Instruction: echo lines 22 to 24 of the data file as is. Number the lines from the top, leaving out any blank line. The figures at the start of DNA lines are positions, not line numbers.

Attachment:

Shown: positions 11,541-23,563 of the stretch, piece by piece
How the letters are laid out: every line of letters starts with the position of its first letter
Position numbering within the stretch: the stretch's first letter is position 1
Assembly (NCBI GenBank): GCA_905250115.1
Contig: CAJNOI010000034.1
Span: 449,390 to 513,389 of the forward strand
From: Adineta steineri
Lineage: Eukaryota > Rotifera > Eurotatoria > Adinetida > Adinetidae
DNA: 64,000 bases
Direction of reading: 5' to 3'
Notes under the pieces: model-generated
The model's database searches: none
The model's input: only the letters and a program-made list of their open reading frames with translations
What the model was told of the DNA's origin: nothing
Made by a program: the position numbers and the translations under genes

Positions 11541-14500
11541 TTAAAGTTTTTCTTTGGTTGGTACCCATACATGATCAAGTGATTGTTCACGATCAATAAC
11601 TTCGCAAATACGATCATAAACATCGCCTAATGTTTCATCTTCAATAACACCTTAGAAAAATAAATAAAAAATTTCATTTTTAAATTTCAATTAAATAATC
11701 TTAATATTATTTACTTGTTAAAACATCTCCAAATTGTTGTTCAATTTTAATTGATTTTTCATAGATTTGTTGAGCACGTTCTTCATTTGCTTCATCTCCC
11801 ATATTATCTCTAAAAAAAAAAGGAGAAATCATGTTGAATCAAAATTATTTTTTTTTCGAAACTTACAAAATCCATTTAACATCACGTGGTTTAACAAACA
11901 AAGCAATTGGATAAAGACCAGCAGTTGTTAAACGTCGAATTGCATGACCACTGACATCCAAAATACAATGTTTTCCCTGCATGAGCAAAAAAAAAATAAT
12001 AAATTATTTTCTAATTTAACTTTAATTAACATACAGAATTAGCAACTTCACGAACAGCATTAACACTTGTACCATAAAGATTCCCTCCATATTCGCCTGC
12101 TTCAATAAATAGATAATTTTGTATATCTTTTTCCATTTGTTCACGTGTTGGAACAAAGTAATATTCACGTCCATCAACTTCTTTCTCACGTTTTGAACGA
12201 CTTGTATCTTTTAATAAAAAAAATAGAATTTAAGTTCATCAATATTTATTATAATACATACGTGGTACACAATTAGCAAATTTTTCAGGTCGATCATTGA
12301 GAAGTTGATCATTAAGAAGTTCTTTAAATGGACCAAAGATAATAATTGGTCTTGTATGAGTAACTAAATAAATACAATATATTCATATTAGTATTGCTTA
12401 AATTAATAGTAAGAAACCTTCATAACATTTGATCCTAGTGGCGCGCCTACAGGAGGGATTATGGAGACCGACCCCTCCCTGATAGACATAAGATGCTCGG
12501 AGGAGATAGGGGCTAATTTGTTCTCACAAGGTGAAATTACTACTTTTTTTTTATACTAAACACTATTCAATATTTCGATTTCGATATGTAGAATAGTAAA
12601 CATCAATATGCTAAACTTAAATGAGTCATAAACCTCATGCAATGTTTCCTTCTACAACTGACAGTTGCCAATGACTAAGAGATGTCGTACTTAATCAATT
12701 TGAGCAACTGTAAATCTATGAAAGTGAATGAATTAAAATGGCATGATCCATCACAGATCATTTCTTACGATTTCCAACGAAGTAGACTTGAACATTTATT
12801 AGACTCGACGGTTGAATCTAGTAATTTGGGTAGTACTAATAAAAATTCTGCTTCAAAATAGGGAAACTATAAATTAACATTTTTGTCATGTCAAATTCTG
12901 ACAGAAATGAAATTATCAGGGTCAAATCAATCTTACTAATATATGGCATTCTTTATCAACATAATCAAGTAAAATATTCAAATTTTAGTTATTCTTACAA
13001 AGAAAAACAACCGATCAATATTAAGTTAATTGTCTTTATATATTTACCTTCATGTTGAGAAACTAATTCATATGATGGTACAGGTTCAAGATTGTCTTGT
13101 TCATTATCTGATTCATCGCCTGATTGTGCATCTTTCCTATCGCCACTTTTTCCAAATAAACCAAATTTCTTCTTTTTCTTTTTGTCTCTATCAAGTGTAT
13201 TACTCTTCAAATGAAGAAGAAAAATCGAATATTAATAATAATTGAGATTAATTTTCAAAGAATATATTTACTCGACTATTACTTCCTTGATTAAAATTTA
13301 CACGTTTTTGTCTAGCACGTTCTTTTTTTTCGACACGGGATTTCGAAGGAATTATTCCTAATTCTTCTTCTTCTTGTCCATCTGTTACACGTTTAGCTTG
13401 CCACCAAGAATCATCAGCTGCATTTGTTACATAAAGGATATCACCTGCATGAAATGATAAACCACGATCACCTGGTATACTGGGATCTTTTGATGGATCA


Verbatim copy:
12001 AAATTATTTTCTAATTTAACTTTAATTAACATACAGAATTAGCAACTTCACGAACAGCATTAACACTTGTACCATAAAGATTCCCTCCATATTCGCCTGC
12101 TTCAATAAATAGATAATTTTGTATATCTTTTTCCATTTGTTCACGTGTTGGAACAAAGTAATATTCACGTCCATCAACTTCTTTCTCACGTTTTGAACGA
12201 CTTGTATCTTTTAATAAAAAAAATAGAATTTAAGTTCATCAATATTTATTATAATACATACGTGGTACACAATTAGCAAATTTTTCAGGTCGATCATTGA